It made for an easy conflict, but it wasn’t true.

Jade Baranski volunteered in the campaign to fight Prop. 8. She says gay people need to step outside their comfort zones to talk with straight people about equality.


Yes, the Mormons, the Knights of Columbus, and Focus on the Family did a lot of organizing and rolled out the big bucks. As Baranski put it, “The churches on the other side could get their people out in hordes in a day.” That organization compared quite unfavorably with what the marriage-equality forces managed. “We don’t all go sit in the same place on Sunday and pass the bucket and turn over our campaign money. That’s just not how we roll,” she said. “We couldn’t get a horde if you paid us.”

But more than 900 religious groups, faith leaders and congregations, including the California Council of Churches, co-signed an amicus curiae brief asking the state Supreme Court to overturn Prop. 8. A coalition of religious denominations and individual congregations formed to fight the proposition, and a number of interfaith services were held to oppose the revocation of marriage equality.

The Rev. Lindi Ramsden, the soft-spoken executive director of the Unitarian Universalist Legislative Ministry in California, has her suspicions about how the myth that all religious people supported Prop. 8 became so widespread. “Maybe it’s a little bit of a simpler story,” she said, “in that there’s a couple of very strongly focused religious voices, from the Mormons, the Catholics and the evangelical communities as well, whereas on the other side, it was a rather broad sweep of different groups, and not always the entire organization.”

“There wasn’t enough attention given to the churches who opposed Prop. 8,” said the Rev. Janice Steele, pastor of Midtown’s Imani Community United Church of Christ. “Many people of all faiths were out there for us, wearing their robes in the heat of the day.”

Steele is an intense woman with the powerful voice of a trained singer, which she was before entering the ministry. She had no sympathy for gay people with anti-religious signs at the rallies and marches following the defeat of Prop. 8.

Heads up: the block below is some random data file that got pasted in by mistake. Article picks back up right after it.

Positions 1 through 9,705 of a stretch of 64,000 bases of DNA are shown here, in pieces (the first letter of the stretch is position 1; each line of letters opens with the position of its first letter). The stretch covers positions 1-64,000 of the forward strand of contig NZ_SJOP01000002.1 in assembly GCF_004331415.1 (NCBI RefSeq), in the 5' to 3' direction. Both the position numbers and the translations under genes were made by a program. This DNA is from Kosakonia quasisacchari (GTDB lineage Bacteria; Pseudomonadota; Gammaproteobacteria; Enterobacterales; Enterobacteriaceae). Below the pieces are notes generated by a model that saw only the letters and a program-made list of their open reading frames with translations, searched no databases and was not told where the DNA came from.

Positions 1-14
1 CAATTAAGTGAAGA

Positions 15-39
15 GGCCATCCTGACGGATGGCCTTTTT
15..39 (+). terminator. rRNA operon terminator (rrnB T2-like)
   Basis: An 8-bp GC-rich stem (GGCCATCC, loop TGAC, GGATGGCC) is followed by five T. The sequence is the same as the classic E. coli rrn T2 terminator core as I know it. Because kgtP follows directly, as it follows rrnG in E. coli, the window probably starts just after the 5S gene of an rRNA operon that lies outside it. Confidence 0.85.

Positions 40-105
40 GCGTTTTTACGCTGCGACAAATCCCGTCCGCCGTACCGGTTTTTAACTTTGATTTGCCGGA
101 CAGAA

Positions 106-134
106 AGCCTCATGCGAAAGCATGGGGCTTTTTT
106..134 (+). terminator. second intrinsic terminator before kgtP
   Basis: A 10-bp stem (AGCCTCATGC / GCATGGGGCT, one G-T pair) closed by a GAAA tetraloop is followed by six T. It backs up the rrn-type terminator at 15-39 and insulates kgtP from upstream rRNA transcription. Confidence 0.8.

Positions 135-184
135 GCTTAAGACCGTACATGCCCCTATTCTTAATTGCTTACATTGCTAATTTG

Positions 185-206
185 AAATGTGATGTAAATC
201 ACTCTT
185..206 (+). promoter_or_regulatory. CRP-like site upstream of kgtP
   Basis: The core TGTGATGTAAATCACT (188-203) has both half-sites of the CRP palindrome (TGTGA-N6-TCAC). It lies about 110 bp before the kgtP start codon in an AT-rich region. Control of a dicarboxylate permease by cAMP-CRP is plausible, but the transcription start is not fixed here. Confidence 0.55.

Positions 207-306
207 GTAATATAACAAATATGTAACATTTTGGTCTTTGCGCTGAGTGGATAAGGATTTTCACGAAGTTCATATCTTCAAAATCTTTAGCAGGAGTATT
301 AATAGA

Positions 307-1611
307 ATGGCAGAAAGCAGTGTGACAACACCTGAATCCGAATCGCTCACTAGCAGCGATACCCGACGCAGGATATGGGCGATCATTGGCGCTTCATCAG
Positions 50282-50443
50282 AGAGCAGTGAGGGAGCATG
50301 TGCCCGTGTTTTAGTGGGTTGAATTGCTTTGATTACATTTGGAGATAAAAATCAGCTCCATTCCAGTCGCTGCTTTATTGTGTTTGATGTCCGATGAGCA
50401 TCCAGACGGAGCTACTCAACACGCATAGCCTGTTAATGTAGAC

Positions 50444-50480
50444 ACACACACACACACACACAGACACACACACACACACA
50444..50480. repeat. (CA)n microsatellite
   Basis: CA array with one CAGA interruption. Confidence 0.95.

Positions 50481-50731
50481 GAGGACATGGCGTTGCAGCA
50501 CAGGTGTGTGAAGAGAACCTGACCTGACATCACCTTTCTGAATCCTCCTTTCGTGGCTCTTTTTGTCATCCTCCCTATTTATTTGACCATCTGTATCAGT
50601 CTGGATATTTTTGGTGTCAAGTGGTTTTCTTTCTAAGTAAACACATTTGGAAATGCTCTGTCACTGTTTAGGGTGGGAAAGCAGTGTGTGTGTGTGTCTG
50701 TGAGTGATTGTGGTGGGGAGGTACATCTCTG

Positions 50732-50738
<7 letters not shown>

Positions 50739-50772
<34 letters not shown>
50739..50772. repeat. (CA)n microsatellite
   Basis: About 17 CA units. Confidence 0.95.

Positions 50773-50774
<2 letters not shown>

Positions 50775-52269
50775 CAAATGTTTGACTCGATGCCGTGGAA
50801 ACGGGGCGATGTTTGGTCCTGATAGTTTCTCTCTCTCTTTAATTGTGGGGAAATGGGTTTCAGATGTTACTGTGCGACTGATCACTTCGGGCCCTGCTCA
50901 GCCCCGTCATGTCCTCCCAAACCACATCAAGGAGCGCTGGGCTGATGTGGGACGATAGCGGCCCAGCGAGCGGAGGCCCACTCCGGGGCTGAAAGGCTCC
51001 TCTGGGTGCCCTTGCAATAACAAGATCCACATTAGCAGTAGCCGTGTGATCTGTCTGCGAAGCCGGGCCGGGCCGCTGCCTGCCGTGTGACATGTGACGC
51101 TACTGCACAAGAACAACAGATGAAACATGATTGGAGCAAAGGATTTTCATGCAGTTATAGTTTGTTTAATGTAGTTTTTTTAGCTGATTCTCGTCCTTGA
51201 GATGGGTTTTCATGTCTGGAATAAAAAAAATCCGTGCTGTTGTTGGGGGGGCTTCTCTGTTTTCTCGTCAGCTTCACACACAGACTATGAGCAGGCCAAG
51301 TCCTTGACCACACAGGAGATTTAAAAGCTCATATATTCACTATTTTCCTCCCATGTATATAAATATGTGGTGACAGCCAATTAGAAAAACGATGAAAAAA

“I know many gay people have been hurt in church,” she said. “Healing happens, and it takes time, but we have to want to be healed.” She used the example of getting food poisoning once and deciding that meant you had to stop eating, which she rightly pointed out is not a very sensible or healthy decision. “It’s the same thing with churches. Just because we’ve been hurt doesn’t mean we should stop going. If we’ve been hurt, we create our own sacred spaces.”

Steele’s also got some stern but necessary words for gays and lesbians who stay in anti-gay churches. “My message to the LGBT community is this: Stop being pimped!” she said. “Stop allowing churches to pimp your talents. Stop directing the choir in a place where they say you’re an abomination! We’d never go to a church and direct their choir if their doctrine said black people had a separate heaven and hell from the ones for white people. We wouldn’t put up with it, and we don’t need to put up with this anti-gay stuff, either.”

Meanwhile, Baranski praises the work of what she calls the “happy” churches. “We need them, because every civil-rights movement has had the faith community behind them,” she said. “We’re not going to get anywhere without them.” She also pointed out that the faith groups have the ability to get people who might not support same-sex marriage to at least talk about it.

The bottom line: Work closely, loudly and proudly with supportive churches and stop enabling those that enforce discrimination.

3. Be clear about the difference between civil marriage and religious marriage.

Apparently, many Californians don’t understand where the church stops and the government starts. That may require a refresher course in both civics and catechism.